- Originally published on the Bartitsu.org site on Thursday, 5th December 2013
Originally appearing in the Saturday 27 June 1903 edition of the Watchman newspaper, this short piece is curious in that it consistently misspells Bartitsu as “baritsu” (q.v. Arthur Conan Doyle’s identical misspelling in The Adventure of the Empty House, first published some three months after the Watchman article), albeit while defining “baritsu” as “self defence with a walking stick”. N.B. also the “baritzu” displays the occurred in Australia during 1906…
Those who have to travel through Hyde Park of a night, or, as a matter of fact, through any of our parks or lonely places, after dark, generally carry a stick for protection against attacks of footpads. To make themselves efficient they should study baritsu, as the comparatively new form of self-defence is called. We cannot all afford to carry a revolver, so a knack of how to use a walking stick effectively is worth knowing. Pugilism savors of brutality, in spite of all that has been urged and still is urged to the contrary. The rapier is an antiquated weapon; the single-stick is of no practical use; the foils find favor only on the Continent.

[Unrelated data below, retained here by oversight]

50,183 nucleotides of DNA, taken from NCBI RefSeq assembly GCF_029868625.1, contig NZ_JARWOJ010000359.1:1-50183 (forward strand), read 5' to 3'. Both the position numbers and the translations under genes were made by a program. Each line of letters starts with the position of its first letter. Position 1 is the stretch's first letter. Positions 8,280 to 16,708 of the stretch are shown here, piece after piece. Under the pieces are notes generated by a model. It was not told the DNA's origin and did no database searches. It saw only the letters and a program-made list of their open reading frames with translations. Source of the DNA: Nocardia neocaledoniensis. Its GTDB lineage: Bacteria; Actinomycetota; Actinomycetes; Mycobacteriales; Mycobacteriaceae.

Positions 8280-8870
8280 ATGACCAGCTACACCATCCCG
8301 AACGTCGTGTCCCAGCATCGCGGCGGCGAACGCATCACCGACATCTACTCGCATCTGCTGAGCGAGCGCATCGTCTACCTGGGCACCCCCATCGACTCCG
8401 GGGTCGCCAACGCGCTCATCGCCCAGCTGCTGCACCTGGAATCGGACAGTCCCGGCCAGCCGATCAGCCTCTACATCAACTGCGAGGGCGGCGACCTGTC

The walking stick, on the other hand, we always have with us, and in these days and nights of hooligans we never know at what moment we may not he called upon to use it – either in self-defence, or in defence of others. Baritsu is, practically, the art of self-defence with the walking stick. At an establishment in London, all the most telling strokes that it is possible to make with an ordinary walking stick are explained, illustrated, and taught, and the pupil is shown how best to tackle the man — say, a street rough — who “comes at you anyhow with a stick.” Personally, we are of opinion that every young fellow ought to learn baritsu, for it appears to be the one mode of self defence liable to prove of practical use to any man and at any moment, even to the man who lives, moves, and has his being only in this prosaic city of Sydney.